Treatment Of Childhood Asthma

The Art Of Treating Asthma
As you can probably see by now, there are a lot of things to consider when deciding on asthma treatment. The first thing to understand is the difference between a symptom-reliever drug and a controller drug. Think about ear infections. You can use Tylenol to treat the symptoms, pain and fever, but it does nothing to treat the underlying problem. The same is true in asthma. You can use beta agonists like albuterol to treat the symptoms, but since asthma is an inflammatory disease, you very often must use something to control the inflammation.

Symptom-relievers vs. controller drugs
Symptom relievers can be given on an as-needed basis when symptoms such as wheezing and cough are present. They can be stopped when the symptoms go away. Controller medicines, such as the anti-inflammatory drugs, must be given on a regular basis, day in and day out, even when there are no symptoms. I see far too many parents who stop all of their child's medicines the moment the symptoms disappear, leaving the chronic ongoing inflammation free to progress without opposition. This will increase the frequency and severity of the child's asthma symptoms, and could possibly cause irreversible changes in the lungs. Consistency in using daily controller medication is essential.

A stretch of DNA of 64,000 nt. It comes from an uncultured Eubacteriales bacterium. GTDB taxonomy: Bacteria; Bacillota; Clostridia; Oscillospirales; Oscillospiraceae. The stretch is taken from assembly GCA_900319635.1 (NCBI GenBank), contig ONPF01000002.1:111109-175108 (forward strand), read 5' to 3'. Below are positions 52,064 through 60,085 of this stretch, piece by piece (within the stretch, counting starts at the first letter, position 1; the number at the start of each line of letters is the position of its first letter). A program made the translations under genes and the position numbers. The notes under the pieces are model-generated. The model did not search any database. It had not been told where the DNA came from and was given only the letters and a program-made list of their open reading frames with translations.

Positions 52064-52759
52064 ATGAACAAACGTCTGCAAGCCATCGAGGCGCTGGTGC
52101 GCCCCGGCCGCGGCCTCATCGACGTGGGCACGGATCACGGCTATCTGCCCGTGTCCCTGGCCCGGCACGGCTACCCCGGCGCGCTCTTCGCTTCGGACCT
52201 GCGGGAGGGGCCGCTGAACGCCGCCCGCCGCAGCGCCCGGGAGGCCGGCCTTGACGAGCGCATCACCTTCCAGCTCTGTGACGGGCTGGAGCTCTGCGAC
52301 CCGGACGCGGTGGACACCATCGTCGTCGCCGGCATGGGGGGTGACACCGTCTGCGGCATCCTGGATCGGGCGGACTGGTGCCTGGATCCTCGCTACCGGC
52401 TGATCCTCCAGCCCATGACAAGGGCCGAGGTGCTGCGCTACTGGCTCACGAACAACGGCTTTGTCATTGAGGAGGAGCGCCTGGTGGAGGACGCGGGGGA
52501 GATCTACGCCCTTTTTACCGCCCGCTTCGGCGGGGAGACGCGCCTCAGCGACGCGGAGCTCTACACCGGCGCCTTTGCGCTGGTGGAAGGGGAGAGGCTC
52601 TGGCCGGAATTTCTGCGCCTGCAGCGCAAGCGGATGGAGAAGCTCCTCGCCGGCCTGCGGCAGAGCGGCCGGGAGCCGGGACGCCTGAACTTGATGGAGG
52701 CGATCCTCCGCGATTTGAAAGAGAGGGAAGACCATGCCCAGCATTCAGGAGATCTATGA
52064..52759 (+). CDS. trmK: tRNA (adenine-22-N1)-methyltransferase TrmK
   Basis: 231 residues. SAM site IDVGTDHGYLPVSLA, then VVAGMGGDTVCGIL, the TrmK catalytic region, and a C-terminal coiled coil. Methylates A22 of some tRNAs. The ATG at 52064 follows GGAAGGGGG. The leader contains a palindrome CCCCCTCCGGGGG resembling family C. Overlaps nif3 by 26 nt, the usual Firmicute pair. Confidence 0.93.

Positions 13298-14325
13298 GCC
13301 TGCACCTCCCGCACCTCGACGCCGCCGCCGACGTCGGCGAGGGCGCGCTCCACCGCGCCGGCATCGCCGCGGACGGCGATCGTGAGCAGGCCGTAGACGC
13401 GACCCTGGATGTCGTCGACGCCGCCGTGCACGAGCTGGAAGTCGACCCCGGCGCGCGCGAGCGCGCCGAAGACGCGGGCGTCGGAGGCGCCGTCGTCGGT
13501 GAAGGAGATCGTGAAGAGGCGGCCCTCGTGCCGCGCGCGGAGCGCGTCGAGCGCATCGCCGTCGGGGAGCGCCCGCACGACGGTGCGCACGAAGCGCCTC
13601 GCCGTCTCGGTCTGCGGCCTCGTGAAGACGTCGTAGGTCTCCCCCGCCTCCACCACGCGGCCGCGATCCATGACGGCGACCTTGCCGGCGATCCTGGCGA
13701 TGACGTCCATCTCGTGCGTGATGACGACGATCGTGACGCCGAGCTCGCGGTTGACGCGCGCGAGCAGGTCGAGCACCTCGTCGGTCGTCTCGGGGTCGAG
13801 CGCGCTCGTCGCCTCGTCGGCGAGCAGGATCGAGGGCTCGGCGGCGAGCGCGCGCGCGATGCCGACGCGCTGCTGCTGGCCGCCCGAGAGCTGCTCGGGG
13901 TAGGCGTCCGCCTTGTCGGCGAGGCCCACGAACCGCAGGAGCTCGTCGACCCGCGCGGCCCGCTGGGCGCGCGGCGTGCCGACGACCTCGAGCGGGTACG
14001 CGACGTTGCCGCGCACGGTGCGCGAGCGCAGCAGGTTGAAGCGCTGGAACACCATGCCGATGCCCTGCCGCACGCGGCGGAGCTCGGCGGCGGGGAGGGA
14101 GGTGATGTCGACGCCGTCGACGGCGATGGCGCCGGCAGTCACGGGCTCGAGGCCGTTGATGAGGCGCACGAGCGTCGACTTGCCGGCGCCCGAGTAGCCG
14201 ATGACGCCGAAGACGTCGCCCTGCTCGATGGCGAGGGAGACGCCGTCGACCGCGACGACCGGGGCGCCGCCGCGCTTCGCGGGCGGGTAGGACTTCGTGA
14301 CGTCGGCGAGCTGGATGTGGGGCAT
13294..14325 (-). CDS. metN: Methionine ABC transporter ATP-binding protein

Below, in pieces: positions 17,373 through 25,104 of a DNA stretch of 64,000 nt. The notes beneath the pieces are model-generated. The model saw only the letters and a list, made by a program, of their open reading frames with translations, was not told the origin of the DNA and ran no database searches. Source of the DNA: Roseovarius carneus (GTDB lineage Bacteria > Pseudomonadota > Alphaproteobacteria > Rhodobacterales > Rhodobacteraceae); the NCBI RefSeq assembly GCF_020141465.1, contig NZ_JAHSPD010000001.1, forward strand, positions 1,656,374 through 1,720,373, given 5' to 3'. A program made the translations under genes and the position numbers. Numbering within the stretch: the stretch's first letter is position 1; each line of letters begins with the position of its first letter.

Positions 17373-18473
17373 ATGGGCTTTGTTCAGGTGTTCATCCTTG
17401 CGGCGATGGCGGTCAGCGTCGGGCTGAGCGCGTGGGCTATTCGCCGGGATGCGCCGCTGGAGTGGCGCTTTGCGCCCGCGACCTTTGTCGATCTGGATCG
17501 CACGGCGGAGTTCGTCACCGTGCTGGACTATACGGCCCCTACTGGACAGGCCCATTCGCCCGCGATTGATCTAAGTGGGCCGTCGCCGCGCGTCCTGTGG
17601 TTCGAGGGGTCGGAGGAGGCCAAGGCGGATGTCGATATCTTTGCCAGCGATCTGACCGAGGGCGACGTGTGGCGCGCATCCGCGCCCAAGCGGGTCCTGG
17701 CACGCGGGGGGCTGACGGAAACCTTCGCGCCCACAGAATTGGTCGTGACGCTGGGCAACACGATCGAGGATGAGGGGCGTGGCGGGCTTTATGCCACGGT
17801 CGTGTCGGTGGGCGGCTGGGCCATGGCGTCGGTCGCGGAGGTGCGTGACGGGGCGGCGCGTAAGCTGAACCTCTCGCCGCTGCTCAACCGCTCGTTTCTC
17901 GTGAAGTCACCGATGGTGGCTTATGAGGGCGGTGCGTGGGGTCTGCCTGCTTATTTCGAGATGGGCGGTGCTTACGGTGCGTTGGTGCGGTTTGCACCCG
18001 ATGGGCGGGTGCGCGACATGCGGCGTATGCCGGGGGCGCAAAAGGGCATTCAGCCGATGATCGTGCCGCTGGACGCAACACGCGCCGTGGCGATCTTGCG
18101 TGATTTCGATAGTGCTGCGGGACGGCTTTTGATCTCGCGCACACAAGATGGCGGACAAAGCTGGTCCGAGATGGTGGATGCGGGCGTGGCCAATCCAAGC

The use of controller drugs is mandatory for all but the mild intermittent asthma patient. That is why proper classification and review by the physician is so important. It is also why education is so important. You, as parents, must understand why the medication must be continued, even when your child appears to be better.

Conclusion
Treating asthma is an art. There are many different drugs to use, and they can be administered in a number of ways: orally, by inhaler, by nebulizer, by injection, or into the vein. They can be given some of the time or all of the time. The treatment of asthma becomes an art when you and your child's doctor craft an individualized treatment plan based on the history of your child's illness, and all the considerations described in the article above. The success of this plan for your child depends on your doctor's recognition of the fact that asthma is an inflammatory disease, on your recognition of the level of your child's sickness, and on how well you and your child comply with the treatment plan. Without more educated partnerships between parent and doctor, pediatricians like me will continue to see too many patients like Roger, struggling to breathe.

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